I’m an octogenarian and have been posting on Kalilily Time for twenty years (with some hiatuses).
NOTE: Comments below are from original “About Me” page, which I accidentally deleted.
I am a poet who has had jobs as a teacher, newspaper feature writer, local magazine writer, proposal writer, policy paper writer, state legislation writer, curriculum writer, PR writer etc. etc. While few of my jobs had “writer” in the title, because I was told I could turn “straw into gold,” writing always became part of my assignments.
Once I was married. I am a mother of two and grandmother of one.
I thought I would be driving a red sports car when I was this age. Instead, I drive an orange Honda Fit. Close enough.
I now live in a house that is not my house. There is an unlikeable cat who lives in this house, but she is not my cat. There is a likeable new dog who lives in this house, but he is not my dog.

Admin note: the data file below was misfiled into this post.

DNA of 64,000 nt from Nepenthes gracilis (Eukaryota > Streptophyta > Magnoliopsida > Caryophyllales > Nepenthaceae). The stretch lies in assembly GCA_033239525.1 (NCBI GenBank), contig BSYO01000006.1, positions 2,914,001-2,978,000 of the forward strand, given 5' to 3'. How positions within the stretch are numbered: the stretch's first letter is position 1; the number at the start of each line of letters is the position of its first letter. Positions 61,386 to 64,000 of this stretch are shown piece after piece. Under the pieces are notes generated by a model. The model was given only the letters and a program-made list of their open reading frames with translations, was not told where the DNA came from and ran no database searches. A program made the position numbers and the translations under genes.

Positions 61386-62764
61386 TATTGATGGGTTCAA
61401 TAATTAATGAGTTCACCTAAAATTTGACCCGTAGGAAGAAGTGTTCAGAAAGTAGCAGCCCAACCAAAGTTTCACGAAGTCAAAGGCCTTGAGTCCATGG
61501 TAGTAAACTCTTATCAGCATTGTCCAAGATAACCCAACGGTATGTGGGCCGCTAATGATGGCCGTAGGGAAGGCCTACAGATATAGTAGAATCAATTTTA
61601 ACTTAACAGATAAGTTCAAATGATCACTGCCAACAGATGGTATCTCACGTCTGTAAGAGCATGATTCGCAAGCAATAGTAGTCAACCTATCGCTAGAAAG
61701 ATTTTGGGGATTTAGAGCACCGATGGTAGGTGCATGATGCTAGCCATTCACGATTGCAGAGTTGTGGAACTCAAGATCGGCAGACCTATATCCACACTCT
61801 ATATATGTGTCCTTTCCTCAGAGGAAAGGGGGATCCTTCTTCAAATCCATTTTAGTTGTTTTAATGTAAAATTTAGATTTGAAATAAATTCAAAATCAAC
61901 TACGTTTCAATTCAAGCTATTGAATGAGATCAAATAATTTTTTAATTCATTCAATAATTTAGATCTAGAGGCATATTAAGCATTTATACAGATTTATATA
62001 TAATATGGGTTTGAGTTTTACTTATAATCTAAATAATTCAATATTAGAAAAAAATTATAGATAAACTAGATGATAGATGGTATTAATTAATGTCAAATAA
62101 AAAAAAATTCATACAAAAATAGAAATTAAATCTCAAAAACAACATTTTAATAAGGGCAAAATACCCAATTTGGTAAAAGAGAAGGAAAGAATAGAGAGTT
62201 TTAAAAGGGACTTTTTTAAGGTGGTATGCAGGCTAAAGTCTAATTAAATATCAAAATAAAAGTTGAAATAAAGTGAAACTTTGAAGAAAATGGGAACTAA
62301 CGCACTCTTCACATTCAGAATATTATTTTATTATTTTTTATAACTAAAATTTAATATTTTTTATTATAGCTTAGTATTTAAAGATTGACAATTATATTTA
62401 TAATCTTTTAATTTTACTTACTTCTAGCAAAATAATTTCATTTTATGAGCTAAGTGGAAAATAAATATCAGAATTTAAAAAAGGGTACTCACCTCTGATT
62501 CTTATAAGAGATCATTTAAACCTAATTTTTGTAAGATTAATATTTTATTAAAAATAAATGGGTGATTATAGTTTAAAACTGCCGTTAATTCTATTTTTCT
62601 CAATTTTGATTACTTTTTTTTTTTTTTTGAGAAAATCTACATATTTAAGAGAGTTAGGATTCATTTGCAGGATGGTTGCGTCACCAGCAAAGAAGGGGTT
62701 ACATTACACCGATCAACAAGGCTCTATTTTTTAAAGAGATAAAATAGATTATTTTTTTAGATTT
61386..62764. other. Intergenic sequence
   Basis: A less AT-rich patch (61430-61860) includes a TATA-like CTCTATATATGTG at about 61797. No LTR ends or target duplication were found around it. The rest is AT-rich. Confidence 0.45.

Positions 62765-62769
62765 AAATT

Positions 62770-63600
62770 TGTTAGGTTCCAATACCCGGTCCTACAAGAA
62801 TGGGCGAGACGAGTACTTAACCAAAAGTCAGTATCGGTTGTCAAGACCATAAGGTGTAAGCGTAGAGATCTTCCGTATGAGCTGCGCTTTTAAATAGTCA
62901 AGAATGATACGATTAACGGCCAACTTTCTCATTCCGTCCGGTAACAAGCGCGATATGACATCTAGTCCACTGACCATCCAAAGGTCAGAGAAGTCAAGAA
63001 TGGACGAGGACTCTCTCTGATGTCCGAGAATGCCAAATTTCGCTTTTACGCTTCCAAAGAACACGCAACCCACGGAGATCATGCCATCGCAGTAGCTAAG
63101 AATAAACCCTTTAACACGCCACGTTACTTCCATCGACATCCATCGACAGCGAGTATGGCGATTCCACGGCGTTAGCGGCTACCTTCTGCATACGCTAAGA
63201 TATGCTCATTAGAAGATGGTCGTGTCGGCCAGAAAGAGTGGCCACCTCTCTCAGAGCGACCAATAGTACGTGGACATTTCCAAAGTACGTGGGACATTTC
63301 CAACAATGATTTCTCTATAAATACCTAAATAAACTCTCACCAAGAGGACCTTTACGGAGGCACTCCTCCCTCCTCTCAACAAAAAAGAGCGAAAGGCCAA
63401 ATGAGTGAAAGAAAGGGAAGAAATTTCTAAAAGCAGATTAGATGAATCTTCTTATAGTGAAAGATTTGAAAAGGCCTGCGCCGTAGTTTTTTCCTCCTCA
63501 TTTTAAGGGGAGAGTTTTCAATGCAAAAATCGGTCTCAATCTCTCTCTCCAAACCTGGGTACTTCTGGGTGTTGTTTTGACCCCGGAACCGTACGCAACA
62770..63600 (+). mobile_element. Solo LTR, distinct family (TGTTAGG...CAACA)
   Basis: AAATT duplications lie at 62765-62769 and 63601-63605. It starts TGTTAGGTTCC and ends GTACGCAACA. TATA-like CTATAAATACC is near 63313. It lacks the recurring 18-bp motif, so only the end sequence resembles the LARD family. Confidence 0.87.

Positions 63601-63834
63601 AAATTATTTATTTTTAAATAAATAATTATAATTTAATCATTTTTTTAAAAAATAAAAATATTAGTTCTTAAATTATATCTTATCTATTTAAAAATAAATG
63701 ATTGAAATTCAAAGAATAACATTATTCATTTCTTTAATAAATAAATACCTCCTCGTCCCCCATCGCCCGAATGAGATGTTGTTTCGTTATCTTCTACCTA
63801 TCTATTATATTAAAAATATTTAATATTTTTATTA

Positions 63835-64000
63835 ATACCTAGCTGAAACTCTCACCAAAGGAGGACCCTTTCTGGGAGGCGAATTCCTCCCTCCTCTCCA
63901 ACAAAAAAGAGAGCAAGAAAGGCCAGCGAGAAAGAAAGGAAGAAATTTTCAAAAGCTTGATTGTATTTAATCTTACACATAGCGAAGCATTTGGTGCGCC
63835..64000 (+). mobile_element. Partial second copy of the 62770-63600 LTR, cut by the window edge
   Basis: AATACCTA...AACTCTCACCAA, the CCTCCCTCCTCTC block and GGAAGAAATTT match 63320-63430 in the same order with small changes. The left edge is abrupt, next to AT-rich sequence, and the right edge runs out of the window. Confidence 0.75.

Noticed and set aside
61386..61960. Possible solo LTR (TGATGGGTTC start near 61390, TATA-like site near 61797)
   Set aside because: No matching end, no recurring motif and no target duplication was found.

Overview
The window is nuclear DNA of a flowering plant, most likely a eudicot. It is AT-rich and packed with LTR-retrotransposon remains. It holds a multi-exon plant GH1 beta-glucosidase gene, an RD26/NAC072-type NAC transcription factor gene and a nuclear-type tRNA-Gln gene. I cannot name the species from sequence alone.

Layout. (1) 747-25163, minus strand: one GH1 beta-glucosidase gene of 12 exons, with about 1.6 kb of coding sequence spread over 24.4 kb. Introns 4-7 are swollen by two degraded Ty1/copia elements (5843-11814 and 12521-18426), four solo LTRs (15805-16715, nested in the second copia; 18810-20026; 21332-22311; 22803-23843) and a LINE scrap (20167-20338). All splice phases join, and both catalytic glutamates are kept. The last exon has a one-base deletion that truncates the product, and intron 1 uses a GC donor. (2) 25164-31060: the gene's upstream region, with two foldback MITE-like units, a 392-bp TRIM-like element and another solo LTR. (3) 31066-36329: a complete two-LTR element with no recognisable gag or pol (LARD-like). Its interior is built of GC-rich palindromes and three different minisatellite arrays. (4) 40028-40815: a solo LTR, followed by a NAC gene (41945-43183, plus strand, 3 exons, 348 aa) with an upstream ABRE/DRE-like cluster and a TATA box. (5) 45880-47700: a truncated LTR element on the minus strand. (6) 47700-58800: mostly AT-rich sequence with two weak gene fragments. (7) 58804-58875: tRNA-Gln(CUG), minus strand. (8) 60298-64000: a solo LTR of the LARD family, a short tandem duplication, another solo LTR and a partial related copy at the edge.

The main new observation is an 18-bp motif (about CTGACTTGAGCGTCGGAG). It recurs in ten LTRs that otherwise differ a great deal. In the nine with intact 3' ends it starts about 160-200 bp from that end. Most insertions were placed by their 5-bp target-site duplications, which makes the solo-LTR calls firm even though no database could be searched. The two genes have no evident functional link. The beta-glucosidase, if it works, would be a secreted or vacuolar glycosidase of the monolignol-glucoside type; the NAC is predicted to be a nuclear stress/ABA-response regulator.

What is mine is what I write. And so, I do.
Over the past decade, I have had my poetry published in a variety of small presses, including The Berkshire Review, Naugatuck River Review, the Ballard Street Poetry Journal, Common Ground Review, Quiet Diamonds, and Peregrine. Several of my pieces appeared in the 1998 anthology Which Lilith: Feminist Writers Recreate the World’s First Woman.
Once I was so much more than I am now. Betty Davis was correct. It’s not just the Covid-19 Pandemic. It’s finding myself losing myself as body and mind and associated abilities wane. It’s feeling estranged from the talents that used to flourish so easily. It’s feeling isolated by distance and time from the friends who knew me well. It’s struggling to survive in what feels like an old age wasteland, devoid of play and fun and camaraderie with peers who are dealing with the same losses. And so I talk to myself to keep from disappearing altogether.